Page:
Chen earned his doctorate and master's degree in aerospace engineering from Mississippi State University in 1991 and 1987, respectively, and his bachelor's degree in industrial engineering from Tunghai University in 1980. This study, "Numerical investigations of rotating components in air-breathing propulsion systems," is funded through the Air Force Office of Scientific Research and N&R Engineering.

Mr. Jamie Abel | EurekAlert!
Further information:
http://www.osc.edu

More articles from Information Technology:

nachricht A novel hybrid UAV that may change the way people operate drones
28.03.2017 | Science China Press

nachricht Timing a space laser with a NASA-style stopwatch
28.03.2017 | NASA/Goddard Space Flight Center

All articles from Information Technology >>>

The most recent press releases about innovation >>>

Die letzten 5 Focus-News des innovations-reports im Überblick:

Im Focus: A Challenging European Research Project to Develop New Tiny Microscopes

The Institute of Semiconductor Technology and the Institute of Physical and Theoretical Chemistry, both members of the Laboratory for Emerging Nanometrology (LENA), at Technische Universität Braunschweig are partners in a new European research project entitled ChipScope, which aims to develop a completely new and extremely small optical microscope capable of observing the interior of living cells in real time. A consortium of 7 partners from 5 countries will tackle this issue with very ambitious objectives during a four-year research program.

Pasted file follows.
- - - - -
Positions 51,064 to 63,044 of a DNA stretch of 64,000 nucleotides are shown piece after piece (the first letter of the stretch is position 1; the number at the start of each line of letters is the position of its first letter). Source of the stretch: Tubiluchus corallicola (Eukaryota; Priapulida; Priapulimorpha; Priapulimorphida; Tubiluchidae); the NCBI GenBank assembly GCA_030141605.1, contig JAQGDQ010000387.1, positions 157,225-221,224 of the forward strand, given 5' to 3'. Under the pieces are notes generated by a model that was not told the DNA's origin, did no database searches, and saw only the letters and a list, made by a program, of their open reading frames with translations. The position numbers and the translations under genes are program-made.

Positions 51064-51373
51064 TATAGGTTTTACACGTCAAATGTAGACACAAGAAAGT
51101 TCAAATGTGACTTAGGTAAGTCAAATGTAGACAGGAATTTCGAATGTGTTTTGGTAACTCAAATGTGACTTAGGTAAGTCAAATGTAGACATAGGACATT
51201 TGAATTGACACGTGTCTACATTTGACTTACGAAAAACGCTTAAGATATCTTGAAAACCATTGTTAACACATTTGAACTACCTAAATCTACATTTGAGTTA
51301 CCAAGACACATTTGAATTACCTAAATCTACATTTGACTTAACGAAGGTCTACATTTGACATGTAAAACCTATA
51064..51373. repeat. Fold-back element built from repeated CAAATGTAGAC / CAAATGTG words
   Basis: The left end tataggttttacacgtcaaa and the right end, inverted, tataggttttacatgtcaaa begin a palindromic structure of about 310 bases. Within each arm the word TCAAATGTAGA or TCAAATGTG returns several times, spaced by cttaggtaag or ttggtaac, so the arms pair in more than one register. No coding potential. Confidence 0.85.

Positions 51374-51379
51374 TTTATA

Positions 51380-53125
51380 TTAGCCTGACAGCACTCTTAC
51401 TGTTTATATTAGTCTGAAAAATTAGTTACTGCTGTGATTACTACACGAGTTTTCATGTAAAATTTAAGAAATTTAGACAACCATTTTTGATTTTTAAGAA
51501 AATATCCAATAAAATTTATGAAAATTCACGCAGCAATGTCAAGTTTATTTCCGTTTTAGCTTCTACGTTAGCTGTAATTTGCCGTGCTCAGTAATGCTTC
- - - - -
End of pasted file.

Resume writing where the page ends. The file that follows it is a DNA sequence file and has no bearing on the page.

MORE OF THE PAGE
To demonstrate the usefulness of this new scientific tool, at the end of the project the developed chip-sized microscope will be used to observe in real-time...

Im Focus: Giant Magnetic Fields in the Universe

Astronomers from Bonn and Tautenburg in Thuringia (Germany) used the 100-m radio telescope at Effelsberg to observe several galaxy clusters. At the edges of these large accumulations of dark matter, stellar systems (galaxies), hot gas, and charged particles, they found magnetic fields that are exceptionally ordered over distances of many million light years. This makes them the most extended magnetic fields in the universe known so far.

The results will be published on March 22 in the journal „Astronomy & Astrophysics“.